This is an article from the fall 2016 issue of LSA Magazine. Read more stories from the magazine.
When the consulting firm run by Roger McCarthy (A.B. ’72, B.S.E. ’72) first joined the public market, NASDAQ listed its stock symbol as “FAIL”—appropriate for a company that’s made a business of failure analysis.
For almost 50 years, scientists and engineers at Exponent—formerly known as Failure Analysis Associates—have investigated more than 30,000 engineering failures, from revolving door malfunctions to the World Trade Center collapse. Their high-profile cases include the Exxon Valdez spill, the Challenger and Columbia space shuttle crashes, Deflategate, the JFK assassination, and James Dean’s car accident. McCarthy joined the company in 1978 and quickly advanced to become CEO, building a successful career out of understanding unfortunate failures.
“I always used to tease my friends that failures are an infinitely renewable resource,” he says. “We can always make more of those, so there’s no danger of my profession going away.”
McCarthy has personally handled cases like the Amoco Cadiz, Exxon Valdez, and Deepwater Horizon oil spills; the Oklahoma City bombing; and the collapse of the Kansas City Hyatt walkways. “People see a disaster or explosion and think, ‘How in the hell do you make any sense out of this jumbled mess?’ And the answer is: physics, materials science, and engineering.”
Investigating a failure follows the scientific method. First, make observations by taking stock of the accident scene and reviewing witness statements. Second, make educated guesses based on what you’ve observed and your knowledge of the system. You can work forward by, for instance, estimating the force required to disfigure a mangled structure. Or work in reverse, by reconstructing events. “If you understand the kinds of loads and forces and impacts it takes to deform material structures,” McCarthy says, “you can piece together a story to account for the damage that you see.”
Third, test your guesses. Experiment with models in wind tunnels, computer simulations, or lab chemistry. “For major fires and explosions, you actually have to map the debris,” says McCarthy. “Blueprints can tell you where all the machine parts were initially located. After a major boom, you have pipes, beams, tanks all over the place—sometimes out half a mile. But if you survey where all the damaged parts ended up, then compare where all the parts started from the blueprints, and just connect them with lines—pretty soon, all the lines will intersect pretty close to the same point. That’s the center of the explosion, and you look for the root cause there.”
Finally, combine all the evidence and draw your conclusions.
Finding success through failure is exactly the kind of thing a philosophy major would do. As an LSA Honors student, McCarthy loved the linguistic logic and mental clarity that his philosophy classes demanded. But the skeptical, scientific part of his brain interfered.
When McCarthy complained to his housemate about a frustratingly esoteric class discussion, the friend—a naval architect—suggested that McCarthy try out engineering. “I continued to take enough courses to get a degree in philosophy, but I started taking engineering courses,” McCarthy remembers. “I enjoyed them, and I was getting As every semester.” But then came his sixth year, when McCarthy had to register for his final courses.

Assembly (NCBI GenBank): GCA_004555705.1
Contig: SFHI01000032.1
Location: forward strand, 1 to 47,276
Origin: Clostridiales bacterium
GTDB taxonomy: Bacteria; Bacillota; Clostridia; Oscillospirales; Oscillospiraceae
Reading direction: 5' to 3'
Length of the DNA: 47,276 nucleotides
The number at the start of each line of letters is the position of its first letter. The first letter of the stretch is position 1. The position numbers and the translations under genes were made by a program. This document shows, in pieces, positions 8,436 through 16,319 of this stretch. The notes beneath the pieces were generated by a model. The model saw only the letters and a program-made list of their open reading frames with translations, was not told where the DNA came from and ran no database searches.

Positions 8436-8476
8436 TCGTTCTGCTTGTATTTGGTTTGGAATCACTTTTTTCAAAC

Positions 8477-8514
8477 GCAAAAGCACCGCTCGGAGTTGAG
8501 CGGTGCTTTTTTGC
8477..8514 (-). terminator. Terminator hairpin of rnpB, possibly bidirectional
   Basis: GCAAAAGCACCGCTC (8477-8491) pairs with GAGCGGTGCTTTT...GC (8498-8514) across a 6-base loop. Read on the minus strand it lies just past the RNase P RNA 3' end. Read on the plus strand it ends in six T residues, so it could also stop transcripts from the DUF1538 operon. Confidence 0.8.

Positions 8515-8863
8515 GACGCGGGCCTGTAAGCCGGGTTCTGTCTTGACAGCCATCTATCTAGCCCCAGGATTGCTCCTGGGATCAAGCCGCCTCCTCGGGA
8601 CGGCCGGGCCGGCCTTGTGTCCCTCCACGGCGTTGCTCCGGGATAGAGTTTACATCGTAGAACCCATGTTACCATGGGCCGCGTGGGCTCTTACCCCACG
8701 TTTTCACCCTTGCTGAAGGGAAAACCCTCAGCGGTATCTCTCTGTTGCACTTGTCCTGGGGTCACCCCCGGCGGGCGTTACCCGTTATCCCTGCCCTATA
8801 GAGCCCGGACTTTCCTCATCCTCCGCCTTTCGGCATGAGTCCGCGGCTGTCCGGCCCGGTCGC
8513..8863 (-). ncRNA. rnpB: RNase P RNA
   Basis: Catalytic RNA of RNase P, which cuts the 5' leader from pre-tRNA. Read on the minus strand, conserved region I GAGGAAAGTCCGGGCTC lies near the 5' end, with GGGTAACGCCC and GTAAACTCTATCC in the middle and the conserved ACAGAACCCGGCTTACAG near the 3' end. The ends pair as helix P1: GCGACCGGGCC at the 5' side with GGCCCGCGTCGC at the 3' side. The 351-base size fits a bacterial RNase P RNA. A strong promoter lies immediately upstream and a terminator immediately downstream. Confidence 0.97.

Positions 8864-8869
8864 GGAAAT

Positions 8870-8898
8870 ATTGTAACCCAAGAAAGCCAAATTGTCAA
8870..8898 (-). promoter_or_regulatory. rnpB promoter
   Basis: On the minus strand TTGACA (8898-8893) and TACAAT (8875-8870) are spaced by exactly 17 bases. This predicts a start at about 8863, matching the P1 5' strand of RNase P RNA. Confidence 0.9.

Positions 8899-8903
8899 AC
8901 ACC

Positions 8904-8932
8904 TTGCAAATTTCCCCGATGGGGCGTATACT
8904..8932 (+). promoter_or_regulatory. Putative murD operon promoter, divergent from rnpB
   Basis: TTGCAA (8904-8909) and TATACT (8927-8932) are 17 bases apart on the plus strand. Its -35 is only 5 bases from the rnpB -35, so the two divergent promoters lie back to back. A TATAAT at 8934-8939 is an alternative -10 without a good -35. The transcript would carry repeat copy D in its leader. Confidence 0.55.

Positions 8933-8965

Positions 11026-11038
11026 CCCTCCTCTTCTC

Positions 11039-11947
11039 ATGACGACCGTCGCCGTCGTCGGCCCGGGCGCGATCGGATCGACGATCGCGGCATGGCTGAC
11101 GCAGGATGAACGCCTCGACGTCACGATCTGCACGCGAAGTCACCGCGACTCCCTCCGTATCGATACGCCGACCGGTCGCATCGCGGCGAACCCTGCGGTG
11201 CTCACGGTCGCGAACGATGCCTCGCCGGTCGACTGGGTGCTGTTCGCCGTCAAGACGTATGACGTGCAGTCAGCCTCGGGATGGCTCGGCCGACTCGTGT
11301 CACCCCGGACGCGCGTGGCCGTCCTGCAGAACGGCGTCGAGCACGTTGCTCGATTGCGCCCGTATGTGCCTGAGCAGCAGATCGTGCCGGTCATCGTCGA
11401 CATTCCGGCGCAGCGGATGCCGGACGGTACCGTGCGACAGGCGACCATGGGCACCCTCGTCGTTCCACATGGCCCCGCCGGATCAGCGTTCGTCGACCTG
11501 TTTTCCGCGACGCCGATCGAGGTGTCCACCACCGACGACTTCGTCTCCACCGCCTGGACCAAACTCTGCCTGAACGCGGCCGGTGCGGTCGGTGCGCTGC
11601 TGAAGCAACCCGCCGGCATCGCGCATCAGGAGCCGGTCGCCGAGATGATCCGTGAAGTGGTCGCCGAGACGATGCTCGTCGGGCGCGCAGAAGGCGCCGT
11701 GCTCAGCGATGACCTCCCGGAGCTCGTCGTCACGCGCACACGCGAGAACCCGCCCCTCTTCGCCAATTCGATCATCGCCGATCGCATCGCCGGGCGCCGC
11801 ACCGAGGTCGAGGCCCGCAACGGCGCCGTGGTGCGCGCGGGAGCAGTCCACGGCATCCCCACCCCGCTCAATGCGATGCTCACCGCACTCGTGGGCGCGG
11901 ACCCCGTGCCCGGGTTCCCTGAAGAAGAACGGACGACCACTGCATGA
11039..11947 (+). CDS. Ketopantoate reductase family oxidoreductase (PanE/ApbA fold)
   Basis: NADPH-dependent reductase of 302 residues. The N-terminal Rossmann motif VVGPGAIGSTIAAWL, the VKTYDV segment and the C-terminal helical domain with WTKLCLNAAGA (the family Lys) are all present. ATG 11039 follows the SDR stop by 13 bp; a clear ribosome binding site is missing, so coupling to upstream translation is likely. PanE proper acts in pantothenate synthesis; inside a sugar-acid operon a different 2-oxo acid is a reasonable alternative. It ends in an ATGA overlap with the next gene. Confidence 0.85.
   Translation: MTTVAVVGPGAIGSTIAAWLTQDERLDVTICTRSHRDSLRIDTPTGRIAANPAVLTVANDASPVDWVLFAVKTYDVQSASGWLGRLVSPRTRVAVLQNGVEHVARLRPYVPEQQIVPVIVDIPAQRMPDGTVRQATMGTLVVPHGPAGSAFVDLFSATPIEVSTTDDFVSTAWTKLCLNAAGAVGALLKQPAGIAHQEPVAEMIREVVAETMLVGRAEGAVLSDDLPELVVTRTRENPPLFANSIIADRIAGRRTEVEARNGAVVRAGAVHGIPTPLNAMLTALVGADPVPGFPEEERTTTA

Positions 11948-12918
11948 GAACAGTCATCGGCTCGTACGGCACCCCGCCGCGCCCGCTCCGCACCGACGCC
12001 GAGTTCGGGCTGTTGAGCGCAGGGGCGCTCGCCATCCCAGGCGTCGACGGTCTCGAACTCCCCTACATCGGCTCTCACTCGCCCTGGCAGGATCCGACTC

“Back then, we used to register in a big mob scene in Waterman Gym,” he says, which is where he was told that someone named Professor Quackenbush—at the time, the College of Engineering assistant dean in charge of student affairs—had put a hold on McCarthy’s account. When he found Quackenbush’s office on North Campus, McCarthy was perplexed to hear the reprimand, “You can’t do what you’re doing.”
“A good rule of thumb, especially when you’re a philosophy major, is to answer a question with a question,” says McCarthy. “Which is: ‘What am I doing?’ And Quackenbush said, ‘Trying to earn an engineering degree without enrolling in the College of Engineering.’”
With a little linguistic finesse—along with a track record of perfect grades that earned him a plaque as the 1972 Outstanding Undergraduate in Mechanical Engineering—McCarthy was able to LSA his way to a U-M engineering degree.
Quackenbush encouraged McCarthy to apply for a National Science Foundation fellowship and pursue a Ph.D. McCarthy won the fellowship and went on to earn three more degrees in mechanical engineering. “So, when you think about the debt you owe your college advisors and your college—holy mackerel, talk about a percussive impact on my life.”
McCarthy’s life and work developed on the same creative, eclectic course that he insisted on as an undergraduate. He co-wrote the official investigative report of the Deepwater Horizon explosion, fire, and oil spill with a committee that included Donald Winter (M.S. ’70, Ph.D. ’72), an LSA physics alumnus and professor in U-M’s College of Engineering. McCarthy helped convict a murderer by reconstructing the crime and testifying at the trial of the Menendez brothers. His IMDb page—yes, McCarthy is searchable in the Internet Movie Database—includes cameos on Discovery’s MythBusters and the History Channel’s Modern Marvels.
He’s retired now, but McCarthy still consults on projects and thinks about failure all the time, probably just by habit. “My wife always gives me a hard time about it,” he says, “because to her, I’ll do very strange things that a normal person wouldn’t do in terms of risk avoidance and risk adjustment—in my personal and professional life, and even in my hobbies.”
But that’s what happens to someone like him, who’s been fulfilled by thinking practically—and philosophically—about what leads to failure. “You look at life entirely differently when you do what I do.”